July 29, 2013
Glenn Greenwald, the Guardian columnist who has broken a series of stories about the National Security Agency’s surveillance powers, said Sunday that even low-level NSA analysts have the ability to search through private communications.
Greenwald’s comments defended bombshell revelations from former NSA contractor Edward Snowden at the time, which have since come under scrutiny by intelligence analysts. Greenwald is set to testify before Congress on Wednesday, along with other NSA surveillance critics and analysts.
Greenwald dared NSA officials to dispute the claims when testifying this week. Though he said that there are “legal constraints” like the FISA court’s approval on NSA surveillance, this type of surveillance goes through little supervision.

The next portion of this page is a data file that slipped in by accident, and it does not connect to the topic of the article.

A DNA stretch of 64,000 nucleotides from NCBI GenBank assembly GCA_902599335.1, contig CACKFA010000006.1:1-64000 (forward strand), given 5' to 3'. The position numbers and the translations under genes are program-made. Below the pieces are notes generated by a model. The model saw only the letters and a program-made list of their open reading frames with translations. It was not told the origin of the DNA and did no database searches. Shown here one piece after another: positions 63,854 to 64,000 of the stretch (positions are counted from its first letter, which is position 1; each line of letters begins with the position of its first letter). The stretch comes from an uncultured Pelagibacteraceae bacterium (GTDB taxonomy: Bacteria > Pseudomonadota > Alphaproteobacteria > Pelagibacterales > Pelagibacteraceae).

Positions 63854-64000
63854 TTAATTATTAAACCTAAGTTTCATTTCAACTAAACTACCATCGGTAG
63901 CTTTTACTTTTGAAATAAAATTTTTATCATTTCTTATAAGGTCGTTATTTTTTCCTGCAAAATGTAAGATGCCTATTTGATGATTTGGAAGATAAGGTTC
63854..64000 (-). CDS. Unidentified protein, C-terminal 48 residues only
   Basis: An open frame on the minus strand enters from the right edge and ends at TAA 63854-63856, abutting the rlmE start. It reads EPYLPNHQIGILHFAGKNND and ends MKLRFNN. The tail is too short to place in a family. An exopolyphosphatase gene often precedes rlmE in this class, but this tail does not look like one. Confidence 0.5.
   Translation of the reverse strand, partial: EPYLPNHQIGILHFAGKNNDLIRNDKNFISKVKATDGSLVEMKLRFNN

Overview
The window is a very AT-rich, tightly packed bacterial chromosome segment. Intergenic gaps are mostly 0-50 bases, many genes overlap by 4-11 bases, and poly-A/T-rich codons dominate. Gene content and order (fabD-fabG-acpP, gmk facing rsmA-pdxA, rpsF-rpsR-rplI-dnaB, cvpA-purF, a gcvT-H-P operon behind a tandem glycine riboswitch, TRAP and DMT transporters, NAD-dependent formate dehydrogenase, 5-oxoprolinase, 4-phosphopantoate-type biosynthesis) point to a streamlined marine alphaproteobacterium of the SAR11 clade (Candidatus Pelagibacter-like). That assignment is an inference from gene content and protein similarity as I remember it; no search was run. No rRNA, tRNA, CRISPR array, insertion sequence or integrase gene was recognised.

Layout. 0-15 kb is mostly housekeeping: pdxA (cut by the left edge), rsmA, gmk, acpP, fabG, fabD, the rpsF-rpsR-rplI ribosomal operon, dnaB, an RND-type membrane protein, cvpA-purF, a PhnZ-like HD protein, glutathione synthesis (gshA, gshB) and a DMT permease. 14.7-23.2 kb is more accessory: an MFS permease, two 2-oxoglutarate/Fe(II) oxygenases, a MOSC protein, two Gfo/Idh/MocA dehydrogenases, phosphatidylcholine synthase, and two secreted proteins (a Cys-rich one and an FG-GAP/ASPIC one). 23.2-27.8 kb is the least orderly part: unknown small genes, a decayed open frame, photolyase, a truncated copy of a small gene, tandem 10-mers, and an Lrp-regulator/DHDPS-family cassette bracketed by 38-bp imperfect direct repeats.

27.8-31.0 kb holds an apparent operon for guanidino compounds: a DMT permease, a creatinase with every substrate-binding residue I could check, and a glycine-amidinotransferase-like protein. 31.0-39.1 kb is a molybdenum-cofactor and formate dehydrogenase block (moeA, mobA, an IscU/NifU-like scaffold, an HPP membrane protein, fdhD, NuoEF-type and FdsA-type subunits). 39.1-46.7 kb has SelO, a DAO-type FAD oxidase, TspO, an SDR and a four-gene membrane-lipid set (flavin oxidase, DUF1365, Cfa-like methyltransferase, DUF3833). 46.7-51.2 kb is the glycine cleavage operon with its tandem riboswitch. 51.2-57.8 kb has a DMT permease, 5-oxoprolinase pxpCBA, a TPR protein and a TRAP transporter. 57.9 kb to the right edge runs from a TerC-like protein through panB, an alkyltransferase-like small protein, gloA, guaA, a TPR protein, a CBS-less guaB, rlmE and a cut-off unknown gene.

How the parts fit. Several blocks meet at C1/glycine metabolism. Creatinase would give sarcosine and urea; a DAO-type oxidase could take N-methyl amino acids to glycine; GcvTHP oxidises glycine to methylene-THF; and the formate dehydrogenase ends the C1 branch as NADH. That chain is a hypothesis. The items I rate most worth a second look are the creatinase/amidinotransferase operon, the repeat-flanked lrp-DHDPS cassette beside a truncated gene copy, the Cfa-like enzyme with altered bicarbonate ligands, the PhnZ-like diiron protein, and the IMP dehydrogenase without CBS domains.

“There are legal constraints for how you can spy on Americans. You can’t target them without going to the FISA court. But these systems allow analysts to listen to whatever emails they want, whatever telephone calls, browsing histories, Microsoft Word documents,” Greenwald said on ABC’s “This Week” with George Stephanopoulos.
“It’s an incredibly powerful and invasive tool, exactly of the type that Mr. Snowden described. NSA officials are going to be testifying before the Senate on Wednesday, and I defy them to deny that these programs work exactly as I just said.”
This article was posted: Monday, July 29, 2013 at 5:40 am
Tags: domestic spying